Earlier this spring the administration of Vanderbilt University enforced a policy long held but not articulated. It stated that any student interested in joining a campus-affiliated group must be allowed to do so and be given a shot at leadership. The new change is that if groups don’t comply, they’ll lose the space and financial support the university gives to officially recognized groups.
The most vociferous groups in opposition have been Christian organizations concerned (frightened?) that they would be vulnerable to being led by persons whose beliefs and practices would be at odds with those on which they were founded. Charles Haynes, a senior scholar for the Freedom Forum and a First Amendment expert. “It’s like they are saying you are welcome as long as you don’t have strong beliefs.”
No, it is not, Mr. Haynes. With all due respect it is closer to calling you to the one of the most fundamental of Christian beliefs and practices, and one that should be held more strongly than the Individualism that seems a fundamental for you and your ilk. One of the most basic of Jesus’ teaching and practice was that that of inclusion. Perhaps these “strong believers” had not noticed the myriad of occasions when Jesus touched, healed, spoke with, ate with and reached out to persons who had been condemned and marginalized by the religious leaders of his day. Perhaps they had understood in some other way Jesus injunctions to pray for enemies and persecutors, his proclamation of God’s love for “the world.” But I doubt it.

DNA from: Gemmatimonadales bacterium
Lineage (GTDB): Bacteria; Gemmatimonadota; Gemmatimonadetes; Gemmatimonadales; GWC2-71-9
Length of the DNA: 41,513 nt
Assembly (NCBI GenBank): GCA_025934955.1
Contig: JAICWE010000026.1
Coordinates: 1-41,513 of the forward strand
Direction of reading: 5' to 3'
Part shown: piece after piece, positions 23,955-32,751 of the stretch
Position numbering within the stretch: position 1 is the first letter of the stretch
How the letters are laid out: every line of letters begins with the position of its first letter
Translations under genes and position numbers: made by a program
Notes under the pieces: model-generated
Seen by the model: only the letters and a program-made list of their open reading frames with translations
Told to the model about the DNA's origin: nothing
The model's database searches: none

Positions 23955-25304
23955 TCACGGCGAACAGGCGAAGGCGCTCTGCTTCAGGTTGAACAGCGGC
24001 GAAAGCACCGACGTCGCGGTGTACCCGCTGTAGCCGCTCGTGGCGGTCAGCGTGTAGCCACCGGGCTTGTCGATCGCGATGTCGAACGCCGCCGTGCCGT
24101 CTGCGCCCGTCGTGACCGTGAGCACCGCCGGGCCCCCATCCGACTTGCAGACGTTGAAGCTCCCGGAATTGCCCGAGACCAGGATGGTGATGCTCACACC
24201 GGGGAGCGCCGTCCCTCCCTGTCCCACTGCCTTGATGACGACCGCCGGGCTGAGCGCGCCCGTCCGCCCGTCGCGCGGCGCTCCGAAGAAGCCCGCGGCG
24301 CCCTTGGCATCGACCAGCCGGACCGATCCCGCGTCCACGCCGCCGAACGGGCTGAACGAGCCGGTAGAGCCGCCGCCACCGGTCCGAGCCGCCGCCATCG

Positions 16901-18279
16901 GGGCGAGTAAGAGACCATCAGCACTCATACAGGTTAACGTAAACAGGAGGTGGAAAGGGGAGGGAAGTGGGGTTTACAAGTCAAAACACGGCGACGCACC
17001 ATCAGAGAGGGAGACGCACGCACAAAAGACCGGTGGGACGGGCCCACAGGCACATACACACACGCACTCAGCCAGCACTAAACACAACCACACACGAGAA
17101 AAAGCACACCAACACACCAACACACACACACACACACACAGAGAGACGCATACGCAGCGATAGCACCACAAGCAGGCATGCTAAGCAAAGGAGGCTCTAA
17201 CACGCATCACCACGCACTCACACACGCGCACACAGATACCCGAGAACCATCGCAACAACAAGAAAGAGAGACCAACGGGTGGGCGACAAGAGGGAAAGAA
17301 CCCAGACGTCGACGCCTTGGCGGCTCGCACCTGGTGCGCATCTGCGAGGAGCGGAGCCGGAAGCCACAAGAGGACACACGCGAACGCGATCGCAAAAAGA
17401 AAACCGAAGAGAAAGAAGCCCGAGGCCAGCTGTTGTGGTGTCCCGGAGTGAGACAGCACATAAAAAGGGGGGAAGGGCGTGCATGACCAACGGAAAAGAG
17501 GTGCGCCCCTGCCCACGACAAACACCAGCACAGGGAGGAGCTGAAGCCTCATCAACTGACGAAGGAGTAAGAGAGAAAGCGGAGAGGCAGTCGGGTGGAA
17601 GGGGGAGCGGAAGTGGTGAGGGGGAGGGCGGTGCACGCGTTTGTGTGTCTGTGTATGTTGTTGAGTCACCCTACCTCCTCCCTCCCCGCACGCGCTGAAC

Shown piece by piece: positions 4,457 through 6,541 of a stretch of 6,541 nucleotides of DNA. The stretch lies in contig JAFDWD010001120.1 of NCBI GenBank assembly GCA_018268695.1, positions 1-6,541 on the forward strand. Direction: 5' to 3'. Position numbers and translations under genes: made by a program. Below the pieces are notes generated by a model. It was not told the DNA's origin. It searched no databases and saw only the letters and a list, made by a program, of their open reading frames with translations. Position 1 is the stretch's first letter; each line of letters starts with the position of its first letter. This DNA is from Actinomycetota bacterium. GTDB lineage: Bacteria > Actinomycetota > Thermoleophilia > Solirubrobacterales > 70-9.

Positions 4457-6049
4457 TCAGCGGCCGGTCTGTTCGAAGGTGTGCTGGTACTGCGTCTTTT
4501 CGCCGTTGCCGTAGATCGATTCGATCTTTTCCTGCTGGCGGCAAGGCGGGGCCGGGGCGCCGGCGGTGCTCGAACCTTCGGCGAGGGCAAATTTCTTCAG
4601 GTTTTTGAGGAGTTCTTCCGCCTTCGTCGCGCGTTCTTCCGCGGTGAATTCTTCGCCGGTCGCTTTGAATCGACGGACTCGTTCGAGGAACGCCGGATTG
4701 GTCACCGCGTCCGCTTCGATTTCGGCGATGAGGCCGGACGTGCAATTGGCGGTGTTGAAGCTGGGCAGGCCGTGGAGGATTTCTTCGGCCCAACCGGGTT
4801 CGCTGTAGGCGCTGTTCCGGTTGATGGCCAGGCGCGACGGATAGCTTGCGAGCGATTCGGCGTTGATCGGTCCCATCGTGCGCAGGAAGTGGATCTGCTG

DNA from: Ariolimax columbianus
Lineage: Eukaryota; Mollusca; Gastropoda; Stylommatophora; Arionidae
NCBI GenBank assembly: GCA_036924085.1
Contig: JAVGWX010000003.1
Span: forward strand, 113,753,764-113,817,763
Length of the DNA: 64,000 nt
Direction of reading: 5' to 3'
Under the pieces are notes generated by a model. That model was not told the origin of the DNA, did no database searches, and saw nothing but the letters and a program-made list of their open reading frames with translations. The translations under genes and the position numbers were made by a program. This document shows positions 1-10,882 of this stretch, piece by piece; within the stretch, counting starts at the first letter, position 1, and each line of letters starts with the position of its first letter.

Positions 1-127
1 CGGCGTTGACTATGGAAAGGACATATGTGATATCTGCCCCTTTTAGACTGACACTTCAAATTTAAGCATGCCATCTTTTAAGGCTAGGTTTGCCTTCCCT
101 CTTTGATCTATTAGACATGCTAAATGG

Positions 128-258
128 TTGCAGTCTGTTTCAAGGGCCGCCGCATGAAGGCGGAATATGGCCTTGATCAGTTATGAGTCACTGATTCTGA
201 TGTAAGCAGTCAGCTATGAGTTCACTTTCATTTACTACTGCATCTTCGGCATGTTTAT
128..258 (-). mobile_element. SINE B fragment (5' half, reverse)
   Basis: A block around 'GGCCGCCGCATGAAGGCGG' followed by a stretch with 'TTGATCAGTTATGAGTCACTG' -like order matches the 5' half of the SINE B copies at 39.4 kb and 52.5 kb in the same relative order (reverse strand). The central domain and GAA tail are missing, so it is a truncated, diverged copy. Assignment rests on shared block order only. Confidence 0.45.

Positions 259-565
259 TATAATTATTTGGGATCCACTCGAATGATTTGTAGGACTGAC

What is needed in the university community is a kindergarten teacher. I would recommend Vivian Gussin Paley, well-known author among educators and a teacher of small children—of which Vanderbilt seems to be populated and surrounded. Specifically, what is needed is Vivian’s rule: You can’t say, “You can’t play.” The administration of the university is endeavoring to do is articulate a broad and deep level of acceptance that Vivian knows is needed even in kindergarten.
And it is ironic that an institution which had its roots in the Christian denomination of Methodism with which it separated in part to include non-Methodists on its faculty, would find itself once again allied with the inclusive Christ against the minions of his Church.
As a bumper sticker declares “Lord, save us from your follwers.”